Photo: UW Medicine
Pancreatic cancer, aside from being notoriously undetectable in its early stages, is also hard to eradicate after it's discovered.
The tumors are like armed fortresses—nearly impregnable to cancer drugs and immunotherapies, and encased in a tangle of collagen fibers around their exteriors, says Tanya Khokhlova (coke-low-va), an associate professor of research in the gastroenterology division of the University of Washington School of Medicine.
Pancreatic tumors also are so dense that they create crushing pressure on the blood vessels inside of them and push outward against surrounding structures. Finally, the tumors propagate armies of cells that suppress or kill the body's natural defenders: T-cells and other lymphocytes attempting to attack the cancer.
"The blood perfusion is low, and anything that is administered systemically doesn't get to the tumor in a large enough concentration," Khokhlova said of past strategies to eliminate the cancer, mainly via chemotherapies.
The survival rates speak clearly. Overall, the survival rate of pancreatic cancer is about 40% if it remains localized, but if it spreads, that number drops to 3%, according to the American Cancer Society.
But after 12 years of research, Khokhlova thinks she may have a way to infiltrate these tumors.
In murine tests, Khokhlova and researchers in the UW's Applied Physics lab have engineered technology that directs a focused beam of pressure, via an ultrasound device, on the tumor,. Ultrasound waves jostle the tumor, creating small pulsating bubbles, which in turn create cracks within. The fissures allow therapeutics to enter.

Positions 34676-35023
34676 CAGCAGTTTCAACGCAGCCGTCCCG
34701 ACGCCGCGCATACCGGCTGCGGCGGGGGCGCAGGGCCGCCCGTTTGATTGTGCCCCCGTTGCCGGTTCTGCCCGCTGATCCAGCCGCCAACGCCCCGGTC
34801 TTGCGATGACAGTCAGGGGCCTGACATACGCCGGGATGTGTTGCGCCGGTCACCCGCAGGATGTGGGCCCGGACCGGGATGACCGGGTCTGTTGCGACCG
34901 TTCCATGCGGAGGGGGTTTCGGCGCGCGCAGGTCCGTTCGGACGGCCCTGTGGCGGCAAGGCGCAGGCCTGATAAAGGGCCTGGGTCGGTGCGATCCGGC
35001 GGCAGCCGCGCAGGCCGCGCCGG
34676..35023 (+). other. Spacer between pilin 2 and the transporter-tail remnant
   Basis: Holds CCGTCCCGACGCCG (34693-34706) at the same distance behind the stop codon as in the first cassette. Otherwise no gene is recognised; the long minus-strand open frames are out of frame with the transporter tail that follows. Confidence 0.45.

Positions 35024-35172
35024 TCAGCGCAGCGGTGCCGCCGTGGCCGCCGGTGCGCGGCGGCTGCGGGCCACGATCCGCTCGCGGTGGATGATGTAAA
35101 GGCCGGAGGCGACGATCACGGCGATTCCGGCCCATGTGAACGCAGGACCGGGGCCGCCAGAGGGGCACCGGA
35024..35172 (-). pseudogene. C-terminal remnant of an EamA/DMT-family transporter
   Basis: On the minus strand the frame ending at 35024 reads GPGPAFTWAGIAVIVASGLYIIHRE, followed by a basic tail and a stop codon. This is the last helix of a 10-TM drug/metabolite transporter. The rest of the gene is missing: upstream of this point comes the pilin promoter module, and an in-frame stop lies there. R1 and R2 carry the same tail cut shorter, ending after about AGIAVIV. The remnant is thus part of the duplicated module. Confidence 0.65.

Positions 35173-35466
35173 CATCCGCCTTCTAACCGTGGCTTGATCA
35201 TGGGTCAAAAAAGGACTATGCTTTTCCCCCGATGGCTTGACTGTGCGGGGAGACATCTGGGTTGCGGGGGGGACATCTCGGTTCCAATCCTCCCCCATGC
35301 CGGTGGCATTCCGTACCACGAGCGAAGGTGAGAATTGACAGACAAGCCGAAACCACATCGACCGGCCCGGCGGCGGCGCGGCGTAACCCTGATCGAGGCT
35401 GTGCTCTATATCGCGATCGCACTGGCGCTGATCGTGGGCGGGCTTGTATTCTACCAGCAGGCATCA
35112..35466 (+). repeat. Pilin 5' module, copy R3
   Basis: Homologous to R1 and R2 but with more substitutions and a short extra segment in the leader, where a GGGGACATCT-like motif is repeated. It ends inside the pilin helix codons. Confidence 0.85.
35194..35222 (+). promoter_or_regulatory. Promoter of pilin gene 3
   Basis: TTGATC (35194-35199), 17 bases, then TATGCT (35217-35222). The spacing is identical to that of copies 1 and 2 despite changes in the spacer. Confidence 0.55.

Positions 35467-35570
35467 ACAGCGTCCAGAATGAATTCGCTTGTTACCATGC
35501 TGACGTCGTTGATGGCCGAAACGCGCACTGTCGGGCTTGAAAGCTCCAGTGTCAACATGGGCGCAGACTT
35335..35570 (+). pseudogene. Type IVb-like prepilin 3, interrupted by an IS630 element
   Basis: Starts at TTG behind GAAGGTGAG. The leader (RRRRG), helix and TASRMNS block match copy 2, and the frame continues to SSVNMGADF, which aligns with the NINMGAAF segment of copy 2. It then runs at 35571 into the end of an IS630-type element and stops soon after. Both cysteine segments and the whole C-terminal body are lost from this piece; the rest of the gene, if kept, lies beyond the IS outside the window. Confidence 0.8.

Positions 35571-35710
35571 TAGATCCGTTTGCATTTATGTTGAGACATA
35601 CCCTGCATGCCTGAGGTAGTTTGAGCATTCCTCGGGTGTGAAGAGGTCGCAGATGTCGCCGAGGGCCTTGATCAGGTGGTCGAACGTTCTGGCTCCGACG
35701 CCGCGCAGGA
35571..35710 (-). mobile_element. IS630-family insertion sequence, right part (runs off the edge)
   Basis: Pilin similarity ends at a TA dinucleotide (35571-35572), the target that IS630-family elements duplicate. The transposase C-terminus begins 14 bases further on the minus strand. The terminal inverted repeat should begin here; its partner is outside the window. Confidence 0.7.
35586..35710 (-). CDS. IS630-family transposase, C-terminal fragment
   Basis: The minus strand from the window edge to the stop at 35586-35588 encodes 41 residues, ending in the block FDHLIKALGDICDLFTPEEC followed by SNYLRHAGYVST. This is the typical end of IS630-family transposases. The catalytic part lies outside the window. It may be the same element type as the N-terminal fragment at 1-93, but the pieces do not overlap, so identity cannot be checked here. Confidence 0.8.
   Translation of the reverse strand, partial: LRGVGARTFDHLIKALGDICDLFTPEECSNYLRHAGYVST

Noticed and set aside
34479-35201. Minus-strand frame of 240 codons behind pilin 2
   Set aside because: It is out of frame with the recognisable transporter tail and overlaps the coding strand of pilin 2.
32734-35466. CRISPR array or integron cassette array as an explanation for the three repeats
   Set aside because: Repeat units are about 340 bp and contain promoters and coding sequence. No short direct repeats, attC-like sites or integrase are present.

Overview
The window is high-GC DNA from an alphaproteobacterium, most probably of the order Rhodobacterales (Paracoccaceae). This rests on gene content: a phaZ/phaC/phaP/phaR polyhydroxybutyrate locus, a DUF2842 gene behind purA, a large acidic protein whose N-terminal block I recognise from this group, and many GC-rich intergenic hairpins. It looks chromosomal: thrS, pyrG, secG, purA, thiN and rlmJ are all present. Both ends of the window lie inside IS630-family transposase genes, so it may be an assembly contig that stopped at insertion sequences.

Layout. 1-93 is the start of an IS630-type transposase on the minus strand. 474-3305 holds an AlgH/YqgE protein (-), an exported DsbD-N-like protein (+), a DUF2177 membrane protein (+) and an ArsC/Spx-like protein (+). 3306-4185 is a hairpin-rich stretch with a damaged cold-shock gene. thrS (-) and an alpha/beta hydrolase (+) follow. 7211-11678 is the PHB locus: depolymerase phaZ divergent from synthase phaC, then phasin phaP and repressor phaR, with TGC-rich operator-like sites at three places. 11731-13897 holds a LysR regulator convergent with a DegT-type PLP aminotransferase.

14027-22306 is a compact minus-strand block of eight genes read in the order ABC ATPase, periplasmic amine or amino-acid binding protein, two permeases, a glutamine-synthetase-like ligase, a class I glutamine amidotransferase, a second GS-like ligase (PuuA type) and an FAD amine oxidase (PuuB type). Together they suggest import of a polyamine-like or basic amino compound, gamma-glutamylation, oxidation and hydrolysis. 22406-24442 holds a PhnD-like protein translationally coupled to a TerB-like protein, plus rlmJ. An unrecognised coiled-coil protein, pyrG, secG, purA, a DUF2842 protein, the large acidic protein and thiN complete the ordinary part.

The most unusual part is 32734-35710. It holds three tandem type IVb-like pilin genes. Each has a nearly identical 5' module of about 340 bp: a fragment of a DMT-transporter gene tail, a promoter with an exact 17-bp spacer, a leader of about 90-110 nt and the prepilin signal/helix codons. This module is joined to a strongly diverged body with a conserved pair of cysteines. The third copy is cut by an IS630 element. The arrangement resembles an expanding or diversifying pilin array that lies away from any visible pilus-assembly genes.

"Pulses of focused ultrasound and cavitation that occur inside the tumor will insert these little cracks and pores and channels through the tumor," she said. "That would then make it more permeable to anything that's administered systemically, be it chemotherapy or immunotherapy or any other agent used to combat the cancer."
The ultrasound also beneficially rouses T-cells and lymphocytes to attack the tumor, she noted.
"We're hoping that it also produces systemic immune response in that those activated T-cells which can go around the body and hunt down cancer cells elsewhere in the body."
So far the tests have been on mice, with a small ultrasound device. Human trials and FDA approval of the clinical system which Khokhlova developed is likely three years away. But Khokhlova hopes her device will give patients hope.
"I know when doctors give the diagnosis, it's crushing for them and for the patients," she said. "We hope this will be part of the conversation with their patients once the technology is approved."